# proof of a property of modular arithmetic

I have been stuck in a problem related to modular arithmetic. I have tried it using the generalized Euler's formula for $\gcd(a,b)=as+bt$, but have not reached the proof so far.

The question is:

Let $a, b, n, n'$ all belong to integers($\mathbb Z$) with $n > 0 > , n' > 0$ and $\gcd(n, n') = 1$. Show that if $a \equiv b \mod n$ and $a \equiv b \mod {n'}$ then $a \equiv b \mod {nn'}$.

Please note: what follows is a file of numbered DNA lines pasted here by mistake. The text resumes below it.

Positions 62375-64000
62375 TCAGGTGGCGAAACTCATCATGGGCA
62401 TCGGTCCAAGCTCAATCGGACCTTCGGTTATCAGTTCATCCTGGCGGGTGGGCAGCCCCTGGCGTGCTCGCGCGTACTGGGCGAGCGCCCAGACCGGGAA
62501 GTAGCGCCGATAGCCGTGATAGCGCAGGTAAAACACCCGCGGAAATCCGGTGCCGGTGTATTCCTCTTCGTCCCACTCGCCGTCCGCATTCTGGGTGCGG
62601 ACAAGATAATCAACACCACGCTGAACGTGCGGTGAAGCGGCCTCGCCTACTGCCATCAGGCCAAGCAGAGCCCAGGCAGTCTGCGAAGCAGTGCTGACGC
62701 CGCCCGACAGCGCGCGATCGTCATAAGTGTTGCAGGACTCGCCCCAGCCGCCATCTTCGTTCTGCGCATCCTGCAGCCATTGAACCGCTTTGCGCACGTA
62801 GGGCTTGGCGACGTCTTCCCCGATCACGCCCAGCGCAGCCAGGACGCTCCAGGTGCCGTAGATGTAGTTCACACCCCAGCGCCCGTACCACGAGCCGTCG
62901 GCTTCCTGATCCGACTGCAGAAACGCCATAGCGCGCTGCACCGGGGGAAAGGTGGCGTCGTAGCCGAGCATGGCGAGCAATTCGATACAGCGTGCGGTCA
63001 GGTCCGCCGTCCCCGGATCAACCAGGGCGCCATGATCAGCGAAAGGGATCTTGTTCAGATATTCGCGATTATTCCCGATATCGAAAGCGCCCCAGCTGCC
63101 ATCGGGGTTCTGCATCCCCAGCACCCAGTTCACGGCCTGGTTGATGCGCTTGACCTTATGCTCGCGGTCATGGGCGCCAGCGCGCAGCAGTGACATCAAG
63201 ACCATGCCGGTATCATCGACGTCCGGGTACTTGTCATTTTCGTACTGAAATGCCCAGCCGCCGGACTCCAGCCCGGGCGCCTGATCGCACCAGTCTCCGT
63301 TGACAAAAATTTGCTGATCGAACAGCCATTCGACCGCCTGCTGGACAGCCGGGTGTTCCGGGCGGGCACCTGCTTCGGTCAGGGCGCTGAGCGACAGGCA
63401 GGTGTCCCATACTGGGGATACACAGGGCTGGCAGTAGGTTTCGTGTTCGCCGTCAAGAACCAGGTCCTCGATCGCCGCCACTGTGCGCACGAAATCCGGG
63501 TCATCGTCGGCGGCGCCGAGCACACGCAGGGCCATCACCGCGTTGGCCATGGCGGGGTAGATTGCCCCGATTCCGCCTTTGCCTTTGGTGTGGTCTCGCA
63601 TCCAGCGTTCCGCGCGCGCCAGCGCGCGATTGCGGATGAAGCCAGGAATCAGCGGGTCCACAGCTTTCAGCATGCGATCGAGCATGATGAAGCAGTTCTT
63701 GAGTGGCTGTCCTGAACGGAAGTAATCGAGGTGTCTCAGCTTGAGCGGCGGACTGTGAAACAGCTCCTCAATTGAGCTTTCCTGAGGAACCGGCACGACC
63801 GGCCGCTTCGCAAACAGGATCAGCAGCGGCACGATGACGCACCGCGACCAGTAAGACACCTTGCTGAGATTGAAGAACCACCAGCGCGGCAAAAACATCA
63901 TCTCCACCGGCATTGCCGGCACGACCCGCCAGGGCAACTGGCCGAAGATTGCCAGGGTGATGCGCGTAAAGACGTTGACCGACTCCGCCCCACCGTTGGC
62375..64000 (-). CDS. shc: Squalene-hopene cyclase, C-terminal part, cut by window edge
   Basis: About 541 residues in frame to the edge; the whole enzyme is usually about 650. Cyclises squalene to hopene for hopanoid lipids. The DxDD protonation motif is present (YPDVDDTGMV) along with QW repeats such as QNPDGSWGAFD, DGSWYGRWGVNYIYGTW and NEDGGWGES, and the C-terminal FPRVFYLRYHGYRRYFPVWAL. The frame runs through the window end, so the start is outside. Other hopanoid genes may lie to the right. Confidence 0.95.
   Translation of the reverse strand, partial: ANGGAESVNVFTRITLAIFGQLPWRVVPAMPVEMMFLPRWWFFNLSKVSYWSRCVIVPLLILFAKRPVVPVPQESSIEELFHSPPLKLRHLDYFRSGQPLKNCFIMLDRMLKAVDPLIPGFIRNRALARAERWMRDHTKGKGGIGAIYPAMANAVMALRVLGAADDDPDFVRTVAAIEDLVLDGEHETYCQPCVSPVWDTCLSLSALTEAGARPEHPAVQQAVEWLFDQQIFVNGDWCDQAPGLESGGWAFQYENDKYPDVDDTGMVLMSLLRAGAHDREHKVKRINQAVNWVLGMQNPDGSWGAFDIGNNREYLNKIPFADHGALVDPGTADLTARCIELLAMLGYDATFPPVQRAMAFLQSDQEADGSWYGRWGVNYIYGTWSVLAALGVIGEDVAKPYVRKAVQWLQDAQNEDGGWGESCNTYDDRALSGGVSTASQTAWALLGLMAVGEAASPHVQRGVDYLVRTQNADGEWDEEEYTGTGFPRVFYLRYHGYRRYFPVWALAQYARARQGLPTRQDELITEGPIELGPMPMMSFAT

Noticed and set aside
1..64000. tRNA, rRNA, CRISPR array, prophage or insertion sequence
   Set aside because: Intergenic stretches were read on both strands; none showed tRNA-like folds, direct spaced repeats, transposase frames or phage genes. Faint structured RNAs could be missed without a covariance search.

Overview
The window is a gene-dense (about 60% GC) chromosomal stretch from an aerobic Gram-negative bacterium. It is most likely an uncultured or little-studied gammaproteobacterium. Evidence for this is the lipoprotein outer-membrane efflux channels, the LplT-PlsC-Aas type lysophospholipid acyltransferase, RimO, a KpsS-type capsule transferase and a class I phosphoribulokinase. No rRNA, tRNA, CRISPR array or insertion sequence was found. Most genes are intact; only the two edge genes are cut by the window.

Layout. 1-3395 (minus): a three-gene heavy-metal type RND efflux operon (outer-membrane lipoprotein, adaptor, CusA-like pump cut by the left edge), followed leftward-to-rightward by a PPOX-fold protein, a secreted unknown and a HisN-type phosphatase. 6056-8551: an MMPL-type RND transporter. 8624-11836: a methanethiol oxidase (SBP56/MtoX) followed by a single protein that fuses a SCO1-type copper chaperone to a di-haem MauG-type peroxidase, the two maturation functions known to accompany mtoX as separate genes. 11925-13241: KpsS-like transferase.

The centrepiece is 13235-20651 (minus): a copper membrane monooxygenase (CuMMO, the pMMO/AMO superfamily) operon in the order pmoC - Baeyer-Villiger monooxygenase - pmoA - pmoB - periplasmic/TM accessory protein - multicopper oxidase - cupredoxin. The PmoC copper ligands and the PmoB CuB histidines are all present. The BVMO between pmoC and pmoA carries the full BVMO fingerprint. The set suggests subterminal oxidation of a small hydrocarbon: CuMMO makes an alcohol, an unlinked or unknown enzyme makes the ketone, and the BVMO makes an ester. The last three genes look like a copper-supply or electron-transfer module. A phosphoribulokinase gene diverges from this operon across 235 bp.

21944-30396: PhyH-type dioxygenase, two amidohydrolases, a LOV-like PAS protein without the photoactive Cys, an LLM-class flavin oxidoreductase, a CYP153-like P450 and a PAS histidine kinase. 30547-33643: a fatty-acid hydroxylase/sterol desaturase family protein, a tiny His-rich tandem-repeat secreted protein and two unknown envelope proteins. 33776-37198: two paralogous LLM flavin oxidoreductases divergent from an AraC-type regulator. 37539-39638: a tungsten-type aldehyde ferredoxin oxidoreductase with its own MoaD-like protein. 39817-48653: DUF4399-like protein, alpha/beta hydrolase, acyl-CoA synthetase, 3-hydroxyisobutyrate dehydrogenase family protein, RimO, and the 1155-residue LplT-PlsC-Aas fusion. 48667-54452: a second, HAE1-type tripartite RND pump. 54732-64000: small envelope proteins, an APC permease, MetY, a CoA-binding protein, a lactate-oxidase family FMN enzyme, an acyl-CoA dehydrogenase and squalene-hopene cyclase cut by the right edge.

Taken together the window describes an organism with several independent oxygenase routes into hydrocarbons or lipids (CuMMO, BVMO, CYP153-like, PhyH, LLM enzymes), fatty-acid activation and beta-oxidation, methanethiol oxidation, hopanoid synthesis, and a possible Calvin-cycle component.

If $a \equiv b \mod n$ and $a \equiv b \mod n^\prime$, then there are integers $k$ and $k^\prime$ such that $kn = a - b = k^\prime n^\prime$. If $kn = k^\prime n^\prime$ and $(n,n^\prime) = 1$, then what is $(n,k^\prime)$?
• They aren't necessarily equal, but $n^\prime | k$ and $n | k^\prime$. So $a - b = mnn^\prime$, so what is $a - b \mod nn^\prime$? – Michael Biro Nov 24 '14 at 1:39